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Within the past year, it’s possible you or someone you know has lost a loved one to COVID-19.
In the summer of 2020, a group of sociologists estimated that nine people will experience the loss of a close relative (defined as a grandparent, parent, sibling, child or spouse) with each COVID-19 death, according to a December article in the Washington Post Magazine.
But our grief is not just limited to the loss of life. The pandemic has brought job loss, changes to how our children go to school or how we work, concern over the loss of freedoms, restrictions on gatherings and changes to our former daily routines — all of which may bring on feelings of grief.
“People wonder why they’re feeling sad, anxious and angry,” Pauline Boss, a professor emeritus at the University of Minnesota who is writing a book with the working title “Ambiguous Loss in the 2020 Pandemic,” said in the Washington Post article. “It’s because we’re grieving.” We are grieving our normal lives.
Grief can cause us to feel numb, angry or unable to feel joy or sadness. According to the Centers for Disease Control and Prevention, some reactions of grief may include anger, disbelief, shock, sadness or anxiety. Loss of appetite or difficulty sleeping are also common symptoms of grief.
The traditional ways of dealing with grief after the loss of a loved one have changed during the COVID-19 pandemic and those changes can compound our sense of grief.
Funerals or visitations are limited. Gathering with friends or family to offer support to each other following a loss has become difficult during times of social distancing. Many people were unable to be with their sick loved ones in their final moments due to visitation restrictions at hospitals.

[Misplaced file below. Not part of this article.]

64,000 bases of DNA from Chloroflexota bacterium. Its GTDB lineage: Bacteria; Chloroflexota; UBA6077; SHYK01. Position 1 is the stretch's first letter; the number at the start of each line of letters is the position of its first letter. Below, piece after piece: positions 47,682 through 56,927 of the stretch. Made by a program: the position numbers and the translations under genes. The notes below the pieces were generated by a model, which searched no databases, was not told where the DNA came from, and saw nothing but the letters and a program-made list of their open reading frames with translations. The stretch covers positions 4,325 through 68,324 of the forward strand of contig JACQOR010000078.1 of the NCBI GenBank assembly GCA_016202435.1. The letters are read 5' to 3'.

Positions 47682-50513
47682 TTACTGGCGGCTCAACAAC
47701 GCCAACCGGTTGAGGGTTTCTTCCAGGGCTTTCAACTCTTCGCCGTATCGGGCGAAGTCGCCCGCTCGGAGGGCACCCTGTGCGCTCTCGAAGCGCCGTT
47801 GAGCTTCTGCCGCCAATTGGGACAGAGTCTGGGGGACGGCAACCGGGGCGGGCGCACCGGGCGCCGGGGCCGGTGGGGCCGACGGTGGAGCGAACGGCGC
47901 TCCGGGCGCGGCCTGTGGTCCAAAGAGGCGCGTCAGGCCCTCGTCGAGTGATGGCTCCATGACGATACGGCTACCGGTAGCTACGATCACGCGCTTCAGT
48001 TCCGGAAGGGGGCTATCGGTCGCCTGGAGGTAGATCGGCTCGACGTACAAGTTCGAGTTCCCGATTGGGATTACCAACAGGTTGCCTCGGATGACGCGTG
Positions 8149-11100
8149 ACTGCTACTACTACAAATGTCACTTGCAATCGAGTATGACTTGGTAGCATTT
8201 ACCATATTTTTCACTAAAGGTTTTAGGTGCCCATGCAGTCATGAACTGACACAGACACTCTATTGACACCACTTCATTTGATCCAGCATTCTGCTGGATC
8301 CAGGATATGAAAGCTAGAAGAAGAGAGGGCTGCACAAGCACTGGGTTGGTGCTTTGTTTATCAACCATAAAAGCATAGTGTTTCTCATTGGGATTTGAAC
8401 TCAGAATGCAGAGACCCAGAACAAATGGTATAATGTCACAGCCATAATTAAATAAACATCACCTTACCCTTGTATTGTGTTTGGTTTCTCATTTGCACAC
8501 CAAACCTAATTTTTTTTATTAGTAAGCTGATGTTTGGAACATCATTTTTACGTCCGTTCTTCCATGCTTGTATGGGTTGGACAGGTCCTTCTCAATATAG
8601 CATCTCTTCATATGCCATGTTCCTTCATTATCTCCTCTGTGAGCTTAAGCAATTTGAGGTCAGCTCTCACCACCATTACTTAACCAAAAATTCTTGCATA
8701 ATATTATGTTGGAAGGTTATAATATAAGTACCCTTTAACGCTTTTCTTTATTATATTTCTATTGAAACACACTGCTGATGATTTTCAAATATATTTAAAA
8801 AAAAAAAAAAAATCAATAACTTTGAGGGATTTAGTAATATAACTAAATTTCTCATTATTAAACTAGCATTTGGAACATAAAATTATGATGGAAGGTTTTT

If you’re mourning the loss of a loved one to COVID-19, it is important to find a way to recognize your grief and find outlets to help you deal with your sense of loss.
Early in 2021, the nation mourned together as ceremonies were held across the nation to remember those lost to COVID-19. The Washington Post article noted memorials have sprung up across the country to honor the lives lost, as have support groups for those mourning the loss of a loved one or other losses due to COVID-19.
In Park Ridge, a city council member suggested the city create a memorial to those lost to COVID-19, according to an article in the Park Ridge Herald-Advocate. The City of Chicago also developed a virtual memorial to remember those lost to the virus.
If you’ve lost a loved one to COVID-19, or if you’ve experienced another loss related to the pandemic, here are some ways to work through your grief:
If your grief continues and hinders your ability to carry out daily functions, consider seeking professional support through a counselor or therapist. Get help from Linden Oaks Behavioral Health.
At Edward-Elmhurst Health, we know that over the past year, many people are struggling with grief associated with losing someone to COVID-19. We want to help. Edward-Elmhurst Health is offering complimentary COVID-19 Loss Support Groups for adults ages 18+ who are struggling with the loss of a loved one to COVID-19.
These 90-minute support group sessions are held once a week for six weeks virtually, using Zoom, and are facilitated by members of our Spiritual Care Services team who are experienced in supporting those who have suffered loss. Groups will have a minimum of five people and a maximum of 10. Morning, mid-day and evening sessions are available.
If you would like to join a group, please email email@example.com or call 331-221-0879 with the following information:
You will receive a reply within 24-48 hours. Session login information will be provided upon registration confirmation.
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